While I truly love all the locally-made textiles, I’ve noticed piles of imported, well-used, bags and shoes from world-class designers.  Come to find out, what doesn’t sell from charity shops in other parts of the world, is sent here. By the container-full. While it provides me a guilt-free means of buying the large, classic, quilted, Chanel I’ve always wanted, it makes me sad. For one, could someone please send over some that are only ‘gently’ used? And more importantly, it’s embarrassing.  I’m doing some questioning, and some thinking. And so far, not liking the results. But, will save the deep thoughts for another post, when I’m more informed.

All for now,

H

xoxo

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Filed under October 2012

The adventure has begun

Rather than simply change planes in Brussels, we decided to spend a few days there, to adjust a bit to the time difference, and have a family break before starting life in Guinea. This picture sums up our five days in Brussels.

We had such a wonderful family time, to decompress, eat, drink, and be silly.

The flight to Conakry, was a deep (and LOUD) dive into local culture! The man a few rows ahead, traveling with his two young daughters, had his hands full. When he couldn’t get one of them to shush, either someone sitting within the sound barrier (eight rows front, back, and either side), or someone within arm’s reach, would take one of the girls.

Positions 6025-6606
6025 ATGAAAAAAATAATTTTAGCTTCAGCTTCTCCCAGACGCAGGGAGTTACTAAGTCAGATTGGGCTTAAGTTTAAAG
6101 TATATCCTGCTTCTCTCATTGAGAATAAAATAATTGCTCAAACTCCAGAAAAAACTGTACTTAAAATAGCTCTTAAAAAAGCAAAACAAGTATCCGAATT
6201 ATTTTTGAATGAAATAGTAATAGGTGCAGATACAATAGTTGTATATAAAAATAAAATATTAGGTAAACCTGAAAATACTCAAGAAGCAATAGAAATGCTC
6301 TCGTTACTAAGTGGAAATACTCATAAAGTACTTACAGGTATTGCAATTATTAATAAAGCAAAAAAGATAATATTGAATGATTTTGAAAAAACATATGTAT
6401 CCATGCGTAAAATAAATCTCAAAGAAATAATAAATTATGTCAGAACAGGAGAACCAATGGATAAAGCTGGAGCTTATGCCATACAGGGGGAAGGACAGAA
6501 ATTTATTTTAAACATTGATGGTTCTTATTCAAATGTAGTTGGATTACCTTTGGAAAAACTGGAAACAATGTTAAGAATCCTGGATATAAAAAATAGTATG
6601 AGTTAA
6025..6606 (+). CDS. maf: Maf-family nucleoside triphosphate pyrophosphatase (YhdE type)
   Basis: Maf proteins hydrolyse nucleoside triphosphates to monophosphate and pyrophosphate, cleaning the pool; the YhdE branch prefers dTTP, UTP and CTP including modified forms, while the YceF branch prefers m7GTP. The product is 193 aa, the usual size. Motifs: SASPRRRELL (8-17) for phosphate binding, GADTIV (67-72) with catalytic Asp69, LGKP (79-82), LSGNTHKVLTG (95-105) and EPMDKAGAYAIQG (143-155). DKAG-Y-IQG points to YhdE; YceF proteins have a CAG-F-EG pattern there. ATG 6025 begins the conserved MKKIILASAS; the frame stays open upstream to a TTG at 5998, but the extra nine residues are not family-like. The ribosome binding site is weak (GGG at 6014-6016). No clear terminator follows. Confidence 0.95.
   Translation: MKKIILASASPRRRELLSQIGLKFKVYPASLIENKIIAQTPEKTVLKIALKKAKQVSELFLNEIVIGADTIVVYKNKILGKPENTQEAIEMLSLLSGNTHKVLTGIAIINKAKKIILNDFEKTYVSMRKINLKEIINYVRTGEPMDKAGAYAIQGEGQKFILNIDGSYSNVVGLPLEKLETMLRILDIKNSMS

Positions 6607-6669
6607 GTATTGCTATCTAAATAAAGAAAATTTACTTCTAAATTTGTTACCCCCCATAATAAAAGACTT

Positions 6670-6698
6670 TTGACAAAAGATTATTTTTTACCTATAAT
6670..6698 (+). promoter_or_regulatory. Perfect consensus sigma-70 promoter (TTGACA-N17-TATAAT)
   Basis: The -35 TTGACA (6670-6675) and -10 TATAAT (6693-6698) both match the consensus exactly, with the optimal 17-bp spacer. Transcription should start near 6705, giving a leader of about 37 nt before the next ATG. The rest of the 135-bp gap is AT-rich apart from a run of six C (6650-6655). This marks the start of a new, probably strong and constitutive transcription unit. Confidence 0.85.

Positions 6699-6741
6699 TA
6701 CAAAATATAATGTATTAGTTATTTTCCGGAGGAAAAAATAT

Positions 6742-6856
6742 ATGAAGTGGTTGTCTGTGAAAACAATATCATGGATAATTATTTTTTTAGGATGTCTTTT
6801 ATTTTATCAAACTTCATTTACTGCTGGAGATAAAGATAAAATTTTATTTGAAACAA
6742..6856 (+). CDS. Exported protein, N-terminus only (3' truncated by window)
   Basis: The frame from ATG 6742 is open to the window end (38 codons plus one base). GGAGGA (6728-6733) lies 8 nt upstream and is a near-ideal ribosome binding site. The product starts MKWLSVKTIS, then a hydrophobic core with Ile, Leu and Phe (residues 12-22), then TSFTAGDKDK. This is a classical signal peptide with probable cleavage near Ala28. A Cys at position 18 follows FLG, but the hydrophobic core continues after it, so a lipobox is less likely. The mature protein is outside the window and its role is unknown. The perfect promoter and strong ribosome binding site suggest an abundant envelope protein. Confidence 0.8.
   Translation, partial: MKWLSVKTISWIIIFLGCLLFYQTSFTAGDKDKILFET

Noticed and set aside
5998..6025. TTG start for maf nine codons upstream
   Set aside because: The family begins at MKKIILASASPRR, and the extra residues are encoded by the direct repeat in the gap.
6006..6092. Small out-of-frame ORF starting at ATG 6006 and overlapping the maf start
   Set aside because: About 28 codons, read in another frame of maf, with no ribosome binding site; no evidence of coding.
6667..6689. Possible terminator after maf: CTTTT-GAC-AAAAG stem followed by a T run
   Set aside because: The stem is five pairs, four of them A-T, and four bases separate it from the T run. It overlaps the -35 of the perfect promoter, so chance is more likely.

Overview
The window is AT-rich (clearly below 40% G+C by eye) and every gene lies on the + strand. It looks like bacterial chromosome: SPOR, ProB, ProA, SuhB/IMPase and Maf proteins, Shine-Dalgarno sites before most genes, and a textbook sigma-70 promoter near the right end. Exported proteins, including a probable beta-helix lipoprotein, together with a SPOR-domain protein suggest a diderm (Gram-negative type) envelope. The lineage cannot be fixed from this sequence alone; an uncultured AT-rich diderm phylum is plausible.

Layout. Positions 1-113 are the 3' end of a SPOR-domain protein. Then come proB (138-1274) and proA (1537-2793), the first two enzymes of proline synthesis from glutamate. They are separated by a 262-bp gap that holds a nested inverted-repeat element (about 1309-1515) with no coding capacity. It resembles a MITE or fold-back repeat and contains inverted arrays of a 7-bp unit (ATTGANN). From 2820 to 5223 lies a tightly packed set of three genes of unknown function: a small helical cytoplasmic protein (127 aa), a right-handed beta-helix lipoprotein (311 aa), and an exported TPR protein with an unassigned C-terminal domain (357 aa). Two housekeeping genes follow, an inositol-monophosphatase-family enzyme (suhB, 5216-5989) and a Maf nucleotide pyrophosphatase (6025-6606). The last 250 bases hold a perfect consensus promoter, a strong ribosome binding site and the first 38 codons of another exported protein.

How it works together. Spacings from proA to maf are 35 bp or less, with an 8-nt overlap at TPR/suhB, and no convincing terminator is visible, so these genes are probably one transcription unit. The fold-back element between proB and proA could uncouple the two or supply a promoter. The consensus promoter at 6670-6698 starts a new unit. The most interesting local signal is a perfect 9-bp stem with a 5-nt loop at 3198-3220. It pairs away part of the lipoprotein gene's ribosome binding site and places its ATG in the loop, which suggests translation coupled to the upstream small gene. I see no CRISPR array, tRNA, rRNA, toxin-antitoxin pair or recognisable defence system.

Sometimes the man would raise a daughter up over his seat and hand her to an unwitting (but apparently not unwilling) passenger.  Sometimes it was initiated by the fellow passenger.  All of these were strangers.

And, strangely enough, each of them tried their hand at quieting the child.  Some were men, some were women.  They each succeeded in getting the girls to sleep. And then they would quietly pass the angelic, and finally quiet, girls back to their dad.

I think Peanut knew he was going to be handed over if he fussed, and was suspiciously quiet the entire seven hours. 

Our cabin on board the Africa Mercy has been a pleasant surprise!  It’s 10% of the size of our house, (it’s still our house–the sale fell through) but much bigger than we anticipated.  We’ve got Peanut’s stroller and backpack shoved behind the end of the couch, but we’re in!